All of which must have led her to ask herself a key question: Why did that more elegant era mostly fade away? Was it simply the inevitable changing of tastes or something more profound?
"TV! TV! Staying home too much," says Marcovicci. "I make a joke (in the show) about the fact that Mabel (Mercer) sang three shows, at 10, 12 and 2" in the morning. "And nowadays people want me to sing at 7. Pretty soon they'll want me to sing at 4!
"Definitely TV was the downfall of the era of the '40s and '50s," adds Marcovicci. "There was a new phenomenon, where entertainment could be brought into your own home. … Kaye Ballard and Carol Burnett and all these young comics started to be seen on TV, and you didn't have to go to these clubs to see them anymore."
And yet audiences still go out to the venues that have endured and those that have sprung up in our era, such as Davenport's, Chicago's leading cabaret. TV screens may be getting bigger and ever more sophisticated, but they don't yet yield quite the goose bumps of a live performer standing a few feet away and singing for all she's worth.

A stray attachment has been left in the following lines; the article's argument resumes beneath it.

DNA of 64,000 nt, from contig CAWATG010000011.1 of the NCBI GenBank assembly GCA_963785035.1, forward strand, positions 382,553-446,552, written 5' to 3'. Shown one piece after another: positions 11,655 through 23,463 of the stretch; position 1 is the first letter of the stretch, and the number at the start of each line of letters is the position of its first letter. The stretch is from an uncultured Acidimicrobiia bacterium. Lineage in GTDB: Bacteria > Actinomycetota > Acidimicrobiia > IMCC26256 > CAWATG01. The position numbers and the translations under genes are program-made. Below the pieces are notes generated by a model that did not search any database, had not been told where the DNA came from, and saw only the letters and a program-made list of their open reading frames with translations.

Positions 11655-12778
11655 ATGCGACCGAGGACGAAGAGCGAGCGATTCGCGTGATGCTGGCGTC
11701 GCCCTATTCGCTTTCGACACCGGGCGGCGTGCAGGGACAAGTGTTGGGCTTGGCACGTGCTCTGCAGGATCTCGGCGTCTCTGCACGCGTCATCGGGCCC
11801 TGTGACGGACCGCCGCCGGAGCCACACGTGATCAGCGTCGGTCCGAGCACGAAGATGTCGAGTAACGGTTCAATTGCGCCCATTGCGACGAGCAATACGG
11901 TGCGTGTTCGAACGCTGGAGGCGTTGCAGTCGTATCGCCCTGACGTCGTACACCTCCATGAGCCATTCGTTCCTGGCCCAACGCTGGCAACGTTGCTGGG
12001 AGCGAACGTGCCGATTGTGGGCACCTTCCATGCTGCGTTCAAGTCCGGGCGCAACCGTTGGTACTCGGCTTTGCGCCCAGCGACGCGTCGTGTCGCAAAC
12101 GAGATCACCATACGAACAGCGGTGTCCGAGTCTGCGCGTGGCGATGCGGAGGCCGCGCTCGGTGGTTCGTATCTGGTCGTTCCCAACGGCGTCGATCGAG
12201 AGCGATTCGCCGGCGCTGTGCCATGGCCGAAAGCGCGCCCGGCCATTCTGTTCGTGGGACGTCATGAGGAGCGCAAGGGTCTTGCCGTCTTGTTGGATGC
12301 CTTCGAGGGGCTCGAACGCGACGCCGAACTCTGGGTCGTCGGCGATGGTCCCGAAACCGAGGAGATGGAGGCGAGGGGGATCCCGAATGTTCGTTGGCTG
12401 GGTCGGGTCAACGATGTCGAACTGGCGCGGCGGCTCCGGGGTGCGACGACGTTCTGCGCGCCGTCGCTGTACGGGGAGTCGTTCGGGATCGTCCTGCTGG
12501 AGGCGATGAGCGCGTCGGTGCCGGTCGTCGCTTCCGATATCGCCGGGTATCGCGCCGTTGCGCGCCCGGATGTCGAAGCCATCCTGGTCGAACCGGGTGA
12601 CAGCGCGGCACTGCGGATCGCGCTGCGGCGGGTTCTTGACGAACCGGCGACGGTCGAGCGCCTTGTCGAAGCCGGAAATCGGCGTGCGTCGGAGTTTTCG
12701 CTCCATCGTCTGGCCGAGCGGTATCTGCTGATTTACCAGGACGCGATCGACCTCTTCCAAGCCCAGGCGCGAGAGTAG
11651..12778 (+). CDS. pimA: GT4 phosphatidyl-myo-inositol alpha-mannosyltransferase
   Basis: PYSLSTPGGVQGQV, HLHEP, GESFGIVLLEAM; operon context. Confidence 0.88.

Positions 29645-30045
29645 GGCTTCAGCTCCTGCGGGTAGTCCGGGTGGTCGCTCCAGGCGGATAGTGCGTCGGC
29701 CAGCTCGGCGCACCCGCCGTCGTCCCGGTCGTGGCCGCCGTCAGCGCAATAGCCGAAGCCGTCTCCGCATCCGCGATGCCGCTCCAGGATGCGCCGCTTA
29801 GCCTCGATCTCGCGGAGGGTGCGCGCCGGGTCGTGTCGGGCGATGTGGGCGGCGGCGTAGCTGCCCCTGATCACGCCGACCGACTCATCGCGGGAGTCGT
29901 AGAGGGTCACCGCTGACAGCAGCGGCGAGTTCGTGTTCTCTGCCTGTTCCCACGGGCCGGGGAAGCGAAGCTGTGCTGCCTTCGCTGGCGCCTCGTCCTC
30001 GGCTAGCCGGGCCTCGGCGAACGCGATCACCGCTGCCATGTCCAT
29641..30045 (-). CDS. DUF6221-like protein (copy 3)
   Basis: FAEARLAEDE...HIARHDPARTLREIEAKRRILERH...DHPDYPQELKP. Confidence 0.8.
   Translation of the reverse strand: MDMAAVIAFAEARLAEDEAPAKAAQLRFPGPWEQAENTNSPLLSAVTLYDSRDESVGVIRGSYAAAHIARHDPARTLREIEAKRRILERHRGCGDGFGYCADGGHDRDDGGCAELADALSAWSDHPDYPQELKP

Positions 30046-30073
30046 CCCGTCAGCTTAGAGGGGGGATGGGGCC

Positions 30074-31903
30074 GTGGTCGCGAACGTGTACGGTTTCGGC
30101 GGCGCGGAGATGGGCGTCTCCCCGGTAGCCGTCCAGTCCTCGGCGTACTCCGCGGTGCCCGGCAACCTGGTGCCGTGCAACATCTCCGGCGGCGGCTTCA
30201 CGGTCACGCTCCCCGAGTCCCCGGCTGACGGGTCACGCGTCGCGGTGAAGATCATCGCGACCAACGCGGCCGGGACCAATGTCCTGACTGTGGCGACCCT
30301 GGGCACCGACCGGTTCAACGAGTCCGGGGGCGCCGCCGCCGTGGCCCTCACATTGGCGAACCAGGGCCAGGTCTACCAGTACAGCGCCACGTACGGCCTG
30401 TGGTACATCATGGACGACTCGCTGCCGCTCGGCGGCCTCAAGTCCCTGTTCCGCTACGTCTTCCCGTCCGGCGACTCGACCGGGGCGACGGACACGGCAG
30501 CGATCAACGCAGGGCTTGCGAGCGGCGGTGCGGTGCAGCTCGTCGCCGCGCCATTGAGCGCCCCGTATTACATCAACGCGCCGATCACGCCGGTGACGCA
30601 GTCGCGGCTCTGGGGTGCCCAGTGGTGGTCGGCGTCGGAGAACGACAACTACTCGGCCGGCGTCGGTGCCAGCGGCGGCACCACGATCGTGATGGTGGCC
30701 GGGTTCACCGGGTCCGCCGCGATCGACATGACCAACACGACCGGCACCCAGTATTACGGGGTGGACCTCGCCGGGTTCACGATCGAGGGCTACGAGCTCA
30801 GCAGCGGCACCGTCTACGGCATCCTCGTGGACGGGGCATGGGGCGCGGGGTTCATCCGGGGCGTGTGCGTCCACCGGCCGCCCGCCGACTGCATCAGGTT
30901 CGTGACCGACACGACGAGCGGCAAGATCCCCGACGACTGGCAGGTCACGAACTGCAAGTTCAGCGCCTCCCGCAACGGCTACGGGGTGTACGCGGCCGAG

That's why Marcovicci continues to pack intimate rooms across the country, and why this music continues to live.
"What makes our work so special is lyrics that are so clever and witty, as well as being touching," says Marcovicci.
"And I think there's always going to be a longing for that."
And gifted artists yearning to fulfill it.
To read more from Howard Reich, go to chicagotribune.com/reich.
Andrea Marcovicci performs "Moonlight Cocktail" at 8 p.m. Wednesday through Saturday and Monday; 7 p.m. Sunday; at Davenport's, 1383 N. Milwaukee Ave.; $37-$42 plus two-drink minimum. Shelly Markham, Marcovicci's accompanist, celebrates the release of his recording "Things I've Learned Along the Way" with his own show, which also features Anne and Mark Burnell, at 4 p.m. Sunday at Davenport's; $15 plus two-drink minimum. 773-278-1830 or davenportspianobar.com.